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Higher good cholesterol cuts heart attack, stroke in diabetic study

Kathleen Blanchard's picture

Keeping good cholesterol levels higher can cut the risk of heart attack and stroke, found in study that included high risk diabetics.

Findings from a new observational study shows diabetics who raised their levels of high density lipoprotein levels (HDL) had fewer heart attacks and stroke compared to those whose HDL cholesterol levels decreased.

In their study, researchers looked at medical records of more than 30,000 patients with diabetes who have an 87 percent higher lifetime risk of having a heart attack or stroke compared to people who are not diabetic, according to results of the Framingham heart study published in 2008.

Keeping bad or LDL cholesterol levels lower is known to reduce the chances of cardiovascular disease, but whether raising good cholesterol levels can prevent heart attack and stroke has been less clear.

Patients included in the study were diabetic and were entered in Kaiser Permanente diabetes registries in Oregon, Washington and Georgia between 2001 and 2006. A total of 30,067 patients were included.

In 27 percent of the patients, good HDL cholesterol levels increased during the study period. Levels were measured twice, at 6 and 24 months. In 61 percent HDL levels remained the same.

Average increase in HDL levels was 6.5 mg/dl. In 17 percent, good cholesterol levels dropped by the same amount. There were 11 percent more heart attacks in diabetic patients whose high density lipoprotein levels decreased.

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Diabetics who raised their HDL levels had 8 percent fewer heart attacks and stroke, compared to those whose levels remained the same.

Because the study was observational, no specific therapy was used to raise good cholesterol levels. Many of the patients were taking anti-cholesterol medications known as statins to lower so called bad LDL cholesterol levels.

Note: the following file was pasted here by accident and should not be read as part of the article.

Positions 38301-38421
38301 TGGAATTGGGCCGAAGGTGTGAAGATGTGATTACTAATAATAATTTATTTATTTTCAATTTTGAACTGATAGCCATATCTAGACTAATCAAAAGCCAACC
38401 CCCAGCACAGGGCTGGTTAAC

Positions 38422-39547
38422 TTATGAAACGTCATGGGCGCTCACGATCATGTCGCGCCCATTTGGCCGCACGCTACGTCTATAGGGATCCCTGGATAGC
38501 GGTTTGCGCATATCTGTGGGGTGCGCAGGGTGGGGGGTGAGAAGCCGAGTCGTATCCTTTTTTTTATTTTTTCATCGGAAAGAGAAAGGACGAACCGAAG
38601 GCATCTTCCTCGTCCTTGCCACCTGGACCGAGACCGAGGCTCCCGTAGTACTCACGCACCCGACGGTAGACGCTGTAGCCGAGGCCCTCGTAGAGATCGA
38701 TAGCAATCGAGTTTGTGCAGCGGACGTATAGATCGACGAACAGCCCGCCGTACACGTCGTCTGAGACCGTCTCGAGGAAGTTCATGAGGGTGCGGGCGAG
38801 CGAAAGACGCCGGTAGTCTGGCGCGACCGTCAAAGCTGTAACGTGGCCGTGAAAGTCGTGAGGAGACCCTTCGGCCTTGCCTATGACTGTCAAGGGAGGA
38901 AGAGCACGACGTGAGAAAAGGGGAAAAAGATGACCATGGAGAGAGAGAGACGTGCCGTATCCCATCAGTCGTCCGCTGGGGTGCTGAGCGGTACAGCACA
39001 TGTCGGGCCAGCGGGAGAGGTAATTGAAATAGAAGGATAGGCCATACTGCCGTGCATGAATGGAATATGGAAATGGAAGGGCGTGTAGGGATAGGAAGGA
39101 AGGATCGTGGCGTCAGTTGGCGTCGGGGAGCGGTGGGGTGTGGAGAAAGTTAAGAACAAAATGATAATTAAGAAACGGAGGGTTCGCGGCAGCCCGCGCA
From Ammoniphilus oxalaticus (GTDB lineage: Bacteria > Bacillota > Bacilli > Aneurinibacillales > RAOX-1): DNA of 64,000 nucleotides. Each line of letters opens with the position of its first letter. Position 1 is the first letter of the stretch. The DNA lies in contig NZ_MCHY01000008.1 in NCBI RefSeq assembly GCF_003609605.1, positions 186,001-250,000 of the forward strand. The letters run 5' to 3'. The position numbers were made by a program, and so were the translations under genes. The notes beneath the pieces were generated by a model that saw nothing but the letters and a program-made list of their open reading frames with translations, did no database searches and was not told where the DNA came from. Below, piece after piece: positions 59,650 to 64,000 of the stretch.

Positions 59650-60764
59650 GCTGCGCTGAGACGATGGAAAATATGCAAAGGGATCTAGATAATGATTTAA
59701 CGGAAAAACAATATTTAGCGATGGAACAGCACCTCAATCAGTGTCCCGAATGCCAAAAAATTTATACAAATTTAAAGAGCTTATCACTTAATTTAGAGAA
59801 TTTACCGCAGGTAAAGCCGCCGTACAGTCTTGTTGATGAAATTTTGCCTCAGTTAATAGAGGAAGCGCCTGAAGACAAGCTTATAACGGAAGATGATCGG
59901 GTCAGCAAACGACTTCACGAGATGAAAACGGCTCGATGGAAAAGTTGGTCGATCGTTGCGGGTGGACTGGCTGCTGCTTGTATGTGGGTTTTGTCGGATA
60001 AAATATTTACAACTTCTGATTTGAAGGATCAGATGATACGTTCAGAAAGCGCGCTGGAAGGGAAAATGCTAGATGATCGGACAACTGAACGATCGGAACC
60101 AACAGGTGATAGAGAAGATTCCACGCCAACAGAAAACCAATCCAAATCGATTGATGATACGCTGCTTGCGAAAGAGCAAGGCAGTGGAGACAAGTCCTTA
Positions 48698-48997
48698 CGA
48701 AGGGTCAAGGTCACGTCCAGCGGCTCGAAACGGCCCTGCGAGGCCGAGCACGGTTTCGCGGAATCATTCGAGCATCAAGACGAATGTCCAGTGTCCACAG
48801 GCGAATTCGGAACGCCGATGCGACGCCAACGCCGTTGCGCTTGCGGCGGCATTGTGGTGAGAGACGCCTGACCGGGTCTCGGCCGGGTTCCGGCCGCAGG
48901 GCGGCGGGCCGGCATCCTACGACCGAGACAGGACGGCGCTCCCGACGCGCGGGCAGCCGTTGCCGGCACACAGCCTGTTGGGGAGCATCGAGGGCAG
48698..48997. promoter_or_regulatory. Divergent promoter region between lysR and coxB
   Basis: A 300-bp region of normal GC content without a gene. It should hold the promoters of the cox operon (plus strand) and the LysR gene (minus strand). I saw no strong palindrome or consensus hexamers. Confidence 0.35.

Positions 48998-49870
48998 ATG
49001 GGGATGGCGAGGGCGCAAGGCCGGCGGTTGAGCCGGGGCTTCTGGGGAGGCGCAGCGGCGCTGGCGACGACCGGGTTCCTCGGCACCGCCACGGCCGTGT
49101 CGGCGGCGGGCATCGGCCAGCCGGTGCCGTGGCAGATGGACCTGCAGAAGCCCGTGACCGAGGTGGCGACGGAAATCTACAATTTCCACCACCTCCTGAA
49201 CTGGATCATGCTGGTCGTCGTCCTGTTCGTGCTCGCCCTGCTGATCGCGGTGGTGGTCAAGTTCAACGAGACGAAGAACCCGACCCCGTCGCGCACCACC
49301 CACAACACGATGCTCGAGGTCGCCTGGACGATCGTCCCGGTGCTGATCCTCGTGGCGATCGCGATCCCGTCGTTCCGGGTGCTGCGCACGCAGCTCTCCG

"Our study adds to the growing body of evidence that raising HDL levels may be an important strategy for reducing heart attack risk," said study lead author Gregory Nichols, PhD, senior investigator with the Kaiser Permanente Center for Health Research in Portland, Oregon.

Raising good HDL cholesterol levels can be accomplished with smoking cessation, exercise, maintaining a healthy weight and consuming a diet rich in fruits, vegetables and low in saturated fat.

Medications to raise HDL cholesterol – in particular the B vitamin Niacin – are controversial. Trials of the drug failed to show lower risk of heart attack for patients enrolled in a clinical trial earlier this year. The National Institutes of Health halted the clinical trial.

HDL cholesterol removes "bad" LDL cholesterol; more is better

HDL cholesterol levels of 50 mg/dl of HDL for women and 40 mg/dl for men are desirable according to the American Diabetes Association. Higher good cholesterol levels – 60mg/dl or above – can thwart heart disease. Good cholesterol is thought to remove low density lipoproteins or LDL from the arteries where they can form plaques and block blood flow, leading to stroke and heart attack.

The study, published in The American Journal of Cardiology, adds valuable information that raising HDL cholesterol levels may be important for stroke and heart attack prevention. Keeping LDL levels less than 100mg/dl is optimal for cardiovascular health, according to the American Heart Association.